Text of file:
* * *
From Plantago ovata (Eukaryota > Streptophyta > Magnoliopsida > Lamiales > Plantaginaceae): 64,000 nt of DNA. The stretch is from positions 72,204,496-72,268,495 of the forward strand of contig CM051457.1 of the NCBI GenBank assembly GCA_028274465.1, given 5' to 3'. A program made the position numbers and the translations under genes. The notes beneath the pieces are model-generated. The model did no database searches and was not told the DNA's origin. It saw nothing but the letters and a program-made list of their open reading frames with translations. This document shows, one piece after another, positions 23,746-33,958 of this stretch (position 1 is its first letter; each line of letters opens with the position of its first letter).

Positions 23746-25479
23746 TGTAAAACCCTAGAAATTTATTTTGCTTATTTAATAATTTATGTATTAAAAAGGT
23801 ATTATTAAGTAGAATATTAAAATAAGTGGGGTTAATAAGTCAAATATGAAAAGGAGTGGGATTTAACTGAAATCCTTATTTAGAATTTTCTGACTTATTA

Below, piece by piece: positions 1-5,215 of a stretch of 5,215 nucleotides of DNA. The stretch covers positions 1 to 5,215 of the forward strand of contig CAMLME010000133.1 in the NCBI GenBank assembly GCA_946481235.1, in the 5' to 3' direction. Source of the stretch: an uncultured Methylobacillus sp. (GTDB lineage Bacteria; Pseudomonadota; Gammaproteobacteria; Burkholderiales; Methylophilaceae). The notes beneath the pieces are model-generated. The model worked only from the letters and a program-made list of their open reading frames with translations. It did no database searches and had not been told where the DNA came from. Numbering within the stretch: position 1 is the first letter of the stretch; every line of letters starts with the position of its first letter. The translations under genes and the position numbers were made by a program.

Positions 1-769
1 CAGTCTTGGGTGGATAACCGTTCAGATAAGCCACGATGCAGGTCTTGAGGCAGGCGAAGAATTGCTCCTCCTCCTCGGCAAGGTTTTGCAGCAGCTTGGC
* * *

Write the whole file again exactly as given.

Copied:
From Plantago ovata (Eukaryota > Streptophyta > Magnoliopsida > Lamiales > Plantaginaceae): 64,000 nt of DNA. The stretch is from positions 72,204,496-72,268,495 of the forward strand of contig CM051457.1 of the NCBI GenBank assembly GCA_028274465.1, given 5' to 3'. A program made the position numbers and the translations under genes. The notes beneath the pieces are model-generated. The model did no database searches and was not told the DNA's origin. It saw nothing but the letters and a program-made list of their open reading frames with translations. This document shows, one piece after another, positions 23,746-33,958 of this stretch (position 1 is its first letter; each line of letters opens with the position of its first letter).

Positions 23746-25479
23746 TGTAAAACCCTAGAAATTTATTTTGCTTATTTAATAATTTATGTATTAAAAAGGT
23801 ATTATTAAGTAGAATATTAAAATAAGTGGGGTTAATAAGTCAAATATGAAAAGGAGTGGGATTTAACTGAAATCCTTATTTAGAATTTTCTGACTTATTA

Below, piece by piece: positions 1-5,215 of a stretch of 5,215 nucleotides of DNA. The stretch covers positions 1 to 5,215 of the forward strand of contig CAMLME010000133.1 in the NCBI GenBank assembly GCA_946481235.1, in the 5' to 3' direction. Source of the stretch: an uncultured Methylobacillus sp. (GTDB lineage Bacteria; Pseudomonadota; Gammaproteobacteria; Burkholderiales; Methylophilaceae). The notes beneath the pieces are model-generated. The model worked only from the letters and a program-made list of their open reading frames with translations. It did no database searches and had not been told where the DNA came from. Numbering within the stretch: position 1 is the first letter of the stretch; every line of letters starts with the position of its first letter. The translations under genes and the position numbers were made by a program.

Positions 1-769
1 CAGTCTTGGGTGGATAACCGTTCAGATAAGCCACGATGCAGGTCTTGAGGCAGGCGAAGAATTGCTCCTCCTCCTCGGCAAGGTTTTGCAGCAGCTTGGC